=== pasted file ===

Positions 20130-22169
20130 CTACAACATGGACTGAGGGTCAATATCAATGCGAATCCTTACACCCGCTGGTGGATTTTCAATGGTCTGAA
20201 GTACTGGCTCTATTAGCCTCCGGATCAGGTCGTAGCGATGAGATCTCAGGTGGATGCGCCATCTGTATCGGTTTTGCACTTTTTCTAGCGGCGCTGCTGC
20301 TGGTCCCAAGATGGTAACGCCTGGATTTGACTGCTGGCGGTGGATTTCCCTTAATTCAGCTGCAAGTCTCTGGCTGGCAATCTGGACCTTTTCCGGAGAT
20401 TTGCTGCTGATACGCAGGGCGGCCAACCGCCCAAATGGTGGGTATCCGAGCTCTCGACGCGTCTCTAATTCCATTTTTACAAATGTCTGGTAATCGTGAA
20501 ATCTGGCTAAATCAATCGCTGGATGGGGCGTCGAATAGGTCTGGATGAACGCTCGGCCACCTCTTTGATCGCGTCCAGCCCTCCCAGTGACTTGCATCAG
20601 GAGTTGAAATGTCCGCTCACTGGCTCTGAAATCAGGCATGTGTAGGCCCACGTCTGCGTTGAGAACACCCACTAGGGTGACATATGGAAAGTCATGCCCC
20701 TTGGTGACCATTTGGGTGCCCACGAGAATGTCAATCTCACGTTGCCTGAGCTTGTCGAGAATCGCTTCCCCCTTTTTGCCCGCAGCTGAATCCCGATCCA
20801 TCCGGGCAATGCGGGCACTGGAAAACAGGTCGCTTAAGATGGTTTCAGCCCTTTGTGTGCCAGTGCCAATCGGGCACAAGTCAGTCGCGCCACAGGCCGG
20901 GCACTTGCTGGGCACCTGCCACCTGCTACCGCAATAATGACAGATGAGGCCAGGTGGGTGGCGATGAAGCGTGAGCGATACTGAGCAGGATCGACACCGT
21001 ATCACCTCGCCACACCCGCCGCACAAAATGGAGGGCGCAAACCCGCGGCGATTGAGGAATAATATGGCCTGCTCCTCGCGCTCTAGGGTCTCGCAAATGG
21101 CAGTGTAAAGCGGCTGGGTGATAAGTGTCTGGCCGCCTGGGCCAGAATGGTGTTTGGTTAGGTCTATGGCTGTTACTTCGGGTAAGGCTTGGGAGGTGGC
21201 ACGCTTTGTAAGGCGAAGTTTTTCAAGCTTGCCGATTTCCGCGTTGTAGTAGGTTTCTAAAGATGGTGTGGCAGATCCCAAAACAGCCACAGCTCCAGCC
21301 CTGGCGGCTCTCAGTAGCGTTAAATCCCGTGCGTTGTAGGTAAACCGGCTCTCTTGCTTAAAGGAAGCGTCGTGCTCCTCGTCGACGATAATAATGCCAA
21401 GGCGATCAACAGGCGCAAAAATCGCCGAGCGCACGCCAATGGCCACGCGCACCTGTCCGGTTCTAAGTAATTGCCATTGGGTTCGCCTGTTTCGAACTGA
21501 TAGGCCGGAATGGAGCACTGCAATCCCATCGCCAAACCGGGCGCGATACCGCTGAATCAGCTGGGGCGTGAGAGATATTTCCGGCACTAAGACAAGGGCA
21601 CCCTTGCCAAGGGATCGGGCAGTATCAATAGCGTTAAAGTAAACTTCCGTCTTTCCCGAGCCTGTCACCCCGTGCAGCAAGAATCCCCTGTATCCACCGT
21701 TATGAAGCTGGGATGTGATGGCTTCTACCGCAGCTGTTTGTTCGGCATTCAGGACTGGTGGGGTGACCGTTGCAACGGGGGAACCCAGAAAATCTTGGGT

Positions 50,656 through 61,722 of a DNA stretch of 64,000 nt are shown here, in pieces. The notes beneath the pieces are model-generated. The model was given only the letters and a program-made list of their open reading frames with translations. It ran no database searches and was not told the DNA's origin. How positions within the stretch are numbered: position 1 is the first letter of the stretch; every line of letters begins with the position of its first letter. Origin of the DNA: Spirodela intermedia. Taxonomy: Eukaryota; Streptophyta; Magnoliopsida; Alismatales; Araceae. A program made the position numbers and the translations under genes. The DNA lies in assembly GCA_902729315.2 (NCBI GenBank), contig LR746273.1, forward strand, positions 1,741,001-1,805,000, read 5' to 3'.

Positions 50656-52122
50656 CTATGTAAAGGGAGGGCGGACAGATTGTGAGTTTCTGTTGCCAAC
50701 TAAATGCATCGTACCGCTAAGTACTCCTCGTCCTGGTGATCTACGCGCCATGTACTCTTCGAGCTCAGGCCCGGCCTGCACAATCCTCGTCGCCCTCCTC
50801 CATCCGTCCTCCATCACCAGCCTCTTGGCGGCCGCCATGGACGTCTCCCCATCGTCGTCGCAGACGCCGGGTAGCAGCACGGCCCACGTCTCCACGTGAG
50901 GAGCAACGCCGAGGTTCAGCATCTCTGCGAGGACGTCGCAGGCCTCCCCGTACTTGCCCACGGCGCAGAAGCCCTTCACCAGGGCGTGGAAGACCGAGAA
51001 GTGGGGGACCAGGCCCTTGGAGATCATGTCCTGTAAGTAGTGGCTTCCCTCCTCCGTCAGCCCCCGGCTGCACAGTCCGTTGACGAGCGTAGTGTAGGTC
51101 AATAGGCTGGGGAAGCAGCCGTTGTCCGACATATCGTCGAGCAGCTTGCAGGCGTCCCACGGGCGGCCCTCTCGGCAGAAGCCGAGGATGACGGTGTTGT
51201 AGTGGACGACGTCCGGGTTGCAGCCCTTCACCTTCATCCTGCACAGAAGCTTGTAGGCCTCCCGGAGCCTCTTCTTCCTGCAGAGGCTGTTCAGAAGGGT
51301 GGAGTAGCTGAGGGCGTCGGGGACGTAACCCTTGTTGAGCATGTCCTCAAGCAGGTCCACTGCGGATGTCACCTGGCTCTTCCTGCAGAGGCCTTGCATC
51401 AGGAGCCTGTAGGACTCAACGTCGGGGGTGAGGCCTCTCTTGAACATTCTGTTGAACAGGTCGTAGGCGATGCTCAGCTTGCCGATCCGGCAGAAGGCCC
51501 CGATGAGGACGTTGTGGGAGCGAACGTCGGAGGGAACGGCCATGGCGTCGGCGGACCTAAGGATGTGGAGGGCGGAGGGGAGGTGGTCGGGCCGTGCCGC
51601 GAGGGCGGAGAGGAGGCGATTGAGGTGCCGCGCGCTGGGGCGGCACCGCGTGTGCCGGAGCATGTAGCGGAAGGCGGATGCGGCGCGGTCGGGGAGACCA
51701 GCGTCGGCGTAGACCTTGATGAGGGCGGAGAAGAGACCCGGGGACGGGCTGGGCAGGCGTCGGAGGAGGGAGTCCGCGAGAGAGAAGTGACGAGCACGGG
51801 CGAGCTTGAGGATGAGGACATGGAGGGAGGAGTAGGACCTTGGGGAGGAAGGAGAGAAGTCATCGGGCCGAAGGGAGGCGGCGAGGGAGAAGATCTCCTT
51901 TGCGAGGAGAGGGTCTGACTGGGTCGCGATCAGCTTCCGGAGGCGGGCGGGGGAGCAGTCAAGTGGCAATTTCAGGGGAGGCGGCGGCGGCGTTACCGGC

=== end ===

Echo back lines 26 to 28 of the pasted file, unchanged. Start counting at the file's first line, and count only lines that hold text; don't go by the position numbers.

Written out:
51101 AATAGGCTGGGGAAGCAGCCGTTGTCCGACATATCGTCGAGCAGCTTGCAGGCGTCCCACGGGCGGCCCTCTCGGCAGAAGCCGAGGATGACGGTGTTGT
51201 AGTGGACGACGTCCGGGTTGCAGCCCTTCACCTTCATCCTGCACAGAAGCTTGTAGGCCTCCCGGAGCCTCTTCTTCCTGCAGAGGCTGTTCAGAAGGGT
51301 GGAGTAGCTGAGGGCGTCGGGGACGTAACCCTTGTTGAGCATGTCCTCAAGCAGGTCCACTGCGGATGTCACCTGGCTCTTCCTGCAGAGGCCTTGCATC